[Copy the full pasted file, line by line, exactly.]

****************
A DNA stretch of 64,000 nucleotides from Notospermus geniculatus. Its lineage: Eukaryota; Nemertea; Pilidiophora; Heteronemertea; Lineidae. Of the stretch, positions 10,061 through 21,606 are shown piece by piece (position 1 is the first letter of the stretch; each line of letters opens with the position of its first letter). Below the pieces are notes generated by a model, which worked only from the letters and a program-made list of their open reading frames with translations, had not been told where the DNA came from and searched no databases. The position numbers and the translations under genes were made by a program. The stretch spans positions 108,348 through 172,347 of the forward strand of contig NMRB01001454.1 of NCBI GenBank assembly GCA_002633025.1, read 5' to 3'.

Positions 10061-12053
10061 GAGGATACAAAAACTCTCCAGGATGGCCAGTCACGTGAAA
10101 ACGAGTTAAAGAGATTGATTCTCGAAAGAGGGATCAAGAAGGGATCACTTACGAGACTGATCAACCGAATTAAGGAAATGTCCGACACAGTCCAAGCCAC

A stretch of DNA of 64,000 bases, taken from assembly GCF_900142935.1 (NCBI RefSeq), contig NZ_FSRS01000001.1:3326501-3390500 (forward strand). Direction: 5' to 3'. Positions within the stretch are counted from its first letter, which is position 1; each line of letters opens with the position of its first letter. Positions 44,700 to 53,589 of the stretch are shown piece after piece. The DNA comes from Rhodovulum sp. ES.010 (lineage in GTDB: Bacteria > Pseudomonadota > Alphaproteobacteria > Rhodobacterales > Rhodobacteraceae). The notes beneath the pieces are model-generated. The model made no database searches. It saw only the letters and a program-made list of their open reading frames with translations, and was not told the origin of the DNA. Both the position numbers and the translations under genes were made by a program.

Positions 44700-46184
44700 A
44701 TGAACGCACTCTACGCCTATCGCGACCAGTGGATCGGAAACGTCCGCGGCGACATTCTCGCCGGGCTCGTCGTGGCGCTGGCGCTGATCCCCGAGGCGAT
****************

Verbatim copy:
A DNA stretch of 64,000 nucleotides from Notospermus geniculatus. Its lineage: Eukaryota; Nemertea; Pilidiophora; Heteronemertea; Lineidae. Of the stretch, positions 10,061 through 21,606 are shown piece by piece (position 1 is the first letter of the stretch; each line of letters opens with the position of its first letter). Below the pieces are notes generated by a model, which worked only from the letters and a program-made list of their open reading frames with translations, had not been told where the DNA came from and searched no databases. The position numbers and the translations under genes were made by a program. The stretch spans positions 108,348 through 172,347 of the forward strand of contig NMRB01001454.1 of NCBI GenBank assembly GCA_002633025.1, read 5' to 3'.

Positions 10061-12053
10061 GAGGATACAAAAACTCTCCAGGATGGCCAGTCACGTGAAA
10101 ACGAGTTAAAGAGATTGATTCTCGAAAGAGGGATCAAGAAGGGATCACTTACGAGACTGATCAACCGAATTAAGGAAATGTCCGACACAGTCCAAGCCAC

A stretch of DNA of 64,000 bases, taken from assembly GCF_900142935.1 (NCBI RefSeq), contig NZ_FSRS01000001.1:3326501-3390500 (forward strand). Direction: 5' to 3'. Positions within the stretch are counted from its first letter, which is position 1; each line of letters opens with the position of its first letter. Positions 44,700 to 53,589 of the stretch are shown piece after piece. The DNA comes from Rhodovulum sp. ES.010 (lineage in GTDB: Bacteria > Pseudomonadota > Alphaproteobacteria > Rhodobacterales > Rhodobacteraceae). The notes beneath the pieces are model-generated. The model made no database searches. It saw only the letters and a program-made list of their open reading frames with translations, and was not told the origin of the DNA. Both the position numbers and the translations under genes were made by a program.

Positions 44700-46184
44700 A
44701 TGAACGCACTCTACGCCTATCGCGACCAGTGGATCGGAAACGTCCGCGGCGACATTCTCGCCGGGCTCGTCGTGGCGCTGGCGCTGATCCCCGAGGCGAT